Wizards – the step by step type, not the spell casting type – they’re not much fun.  Well, at least that’s what I think; to be honest there are few things less interesting to code in the world than another Wizard.

The trouble we have is that it’s a paradigm that’s presented to the end user over and over and as such they are reinforced in the users brain over and over again as the right way to do things.  This epic reinforcement leads us down an inevitable path; the first step of which is us saying, “there’s a much better way of gather this information”, and the final step of which is us wearily saying, “ok, I given, so you want: next, previous and cancel, yes?”.  It’s a losing battle and one I’m sure many of us have fought through before – only to be defeated in the end by the weight of the user’s expectations.

So, what can we do to make this inevitable requirement easier to swallow?  Well, the first port of call is the Force.com Cookbook and it’s recipe for VisualForce wizards.  It’s a good start and shows the basics: use a common controller, return the PageReference of the next or previous page.  I’ve been there a few times over the past couple of years – it’s always a good starting point but I often feel as though it’s lacking something and as such I tend to end up tweaking it.

This continual tweaking got me thinking: surely there has to be another way.  Not necessarily a better way, please note, just a different way.

So what do I want from this different way? In general I don’t want my VisualForce pages to really need to worry about the fact they are in a Wizard. What do I mean by this? Well, I want the controller that stands behind them to provide a standardised way for carrying out certain “default” wizard tasks. As with most of my ideas they’re open to change and development but as I see things at the minute these default features are:

  • Provide the page title
  • Check the user is somewhere they can be
  • Provide Next and Previous actions for navigation

A VisualForce page that uses such a controller may have a skeleton that looks like this.

<apex:page controller="wizardController" title="{!pageTitle}" action="{!checkStep}">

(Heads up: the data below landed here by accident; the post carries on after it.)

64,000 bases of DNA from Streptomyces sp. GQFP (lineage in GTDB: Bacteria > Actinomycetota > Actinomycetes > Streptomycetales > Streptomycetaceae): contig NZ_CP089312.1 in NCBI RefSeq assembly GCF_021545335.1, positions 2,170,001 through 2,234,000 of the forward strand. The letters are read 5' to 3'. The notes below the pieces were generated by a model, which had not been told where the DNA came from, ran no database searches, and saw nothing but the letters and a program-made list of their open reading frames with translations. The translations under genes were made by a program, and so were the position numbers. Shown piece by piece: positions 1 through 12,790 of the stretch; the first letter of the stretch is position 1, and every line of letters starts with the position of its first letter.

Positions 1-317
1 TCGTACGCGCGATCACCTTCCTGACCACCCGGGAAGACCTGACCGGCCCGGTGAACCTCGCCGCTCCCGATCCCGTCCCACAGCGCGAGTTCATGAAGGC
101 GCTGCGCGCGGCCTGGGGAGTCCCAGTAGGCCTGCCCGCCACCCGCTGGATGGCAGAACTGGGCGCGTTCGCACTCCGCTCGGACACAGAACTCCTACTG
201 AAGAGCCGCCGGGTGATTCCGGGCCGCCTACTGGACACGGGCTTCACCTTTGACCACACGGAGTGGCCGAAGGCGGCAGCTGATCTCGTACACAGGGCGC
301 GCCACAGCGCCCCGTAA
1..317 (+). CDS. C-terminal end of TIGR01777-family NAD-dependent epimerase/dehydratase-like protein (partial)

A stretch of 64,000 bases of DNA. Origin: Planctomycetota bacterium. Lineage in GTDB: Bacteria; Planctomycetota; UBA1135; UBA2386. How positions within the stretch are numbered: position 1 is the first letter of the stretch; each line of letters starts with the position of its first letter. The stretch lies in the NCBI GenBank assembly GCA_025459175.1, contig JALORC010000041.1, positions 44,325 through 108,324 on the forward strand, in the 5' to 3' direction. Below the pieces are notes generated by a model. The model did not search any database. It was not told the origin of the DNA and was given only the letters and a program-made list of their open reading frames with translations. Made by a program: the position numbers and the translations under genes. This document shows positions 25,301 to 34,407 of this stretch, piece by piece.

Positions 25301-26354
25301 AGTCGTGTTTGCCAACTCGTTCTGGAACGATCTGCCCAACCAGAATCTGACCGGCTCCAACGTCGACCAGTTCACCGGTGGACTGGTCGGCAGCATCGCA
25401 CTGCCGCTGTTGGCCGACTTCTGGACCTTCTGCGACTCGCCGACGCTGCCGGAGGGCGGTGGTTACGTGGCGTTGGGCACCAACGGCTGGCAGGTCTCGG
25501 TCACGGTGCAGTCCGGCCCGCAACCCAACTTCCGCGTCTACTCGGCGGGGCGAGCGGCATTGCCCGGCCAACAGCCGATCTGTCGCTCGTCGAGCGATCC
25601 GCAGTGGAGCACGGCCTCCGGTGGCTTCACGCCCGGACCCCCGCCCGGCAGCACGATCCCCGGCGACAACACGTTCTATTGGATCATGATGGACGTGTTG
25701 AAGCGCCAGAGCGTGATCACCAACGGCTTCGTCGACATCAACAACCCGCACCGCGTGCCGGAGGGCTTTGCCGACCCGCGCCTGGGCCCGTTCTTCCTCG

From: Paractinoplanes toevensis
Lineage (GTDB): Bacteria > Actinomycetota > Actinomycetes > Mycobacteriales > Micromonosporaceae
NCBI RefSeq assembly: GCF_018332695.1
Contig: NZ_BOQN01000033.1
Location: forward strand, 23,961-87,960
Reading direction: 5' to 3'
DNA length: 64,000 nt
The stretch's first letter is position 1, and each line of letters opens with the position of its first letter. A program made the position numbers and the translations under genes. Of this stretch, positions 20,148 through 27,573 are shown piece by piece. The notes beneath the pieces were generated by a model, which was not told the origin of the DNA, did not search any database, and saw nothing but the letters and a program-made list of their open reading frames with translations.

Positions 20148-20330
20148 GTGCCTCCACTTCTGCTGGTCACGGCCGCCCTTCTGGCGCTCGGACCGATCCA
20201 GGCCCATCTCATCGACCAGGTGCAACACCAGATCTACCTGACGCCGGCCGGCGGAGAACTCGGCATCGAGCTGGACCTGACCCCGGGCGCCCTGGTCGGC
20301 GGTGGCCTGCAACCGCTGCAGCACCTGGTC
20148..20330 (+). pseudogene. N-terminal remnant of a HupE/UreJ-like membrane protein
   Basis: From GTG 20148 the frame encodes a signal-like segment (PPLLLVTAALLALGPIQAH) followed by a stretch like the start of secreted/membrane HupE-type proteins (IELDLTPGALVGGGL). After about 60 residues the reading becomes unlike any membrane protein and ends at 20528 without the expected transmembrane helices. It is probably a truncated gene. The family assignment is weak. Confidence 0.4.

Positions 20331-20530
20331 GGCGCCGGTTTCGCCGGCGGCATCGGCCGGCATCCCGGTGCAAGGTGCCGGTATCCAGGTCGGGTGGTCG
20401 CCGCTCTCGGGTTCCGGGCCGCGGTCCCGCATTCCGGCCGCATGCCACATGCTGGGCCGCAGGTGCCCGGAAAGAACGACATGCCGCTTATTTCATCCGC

<apex:commandButton action="{!Previous}" disabled="{!NOT(hasPrevious)}" value="Previous" immediate="true"/>
  <apex:commandButton action="{!Next}" disabled="{!NOT(hasNext)}" value="Next" />

This is, as you can see, a completely bare bones page. It provides the template for each page in the wizard to be built from.

The best thing about this page in my mind is that all of the navigation is taken away from each individual page and centralised in the controller. We now have only one artifact that is responsible for navigation. This has to be a good thing, no?

What about the controller itself then, how should we implement this? We first need to store the information about each page, I hold this information in a small inner class called NavigationPage.

private class NavigationPage{
  public Integer previous {get; set;}
  public Integer next {get; set;}
  public PageReference thePage {get; set;}
  public String title {get; set;}

The controller itself holds a reference to a Map object. This Map contains a list of all of the available pages in the Wizard. The Integers, next and previous, defined in the NavigationPage object refer to the keys in this Map; it is these keys that didtact the flow of the pages. This gives rise to a method to setup the pages in the controller; this method would look something like this:

private void setupSteps(){
  NavigationPage np = new NavigationPage();
  np.thePage = Page.newOpptyStep1;
  np.title = 'New Opportunity - Customer Information';
  np.previous = null;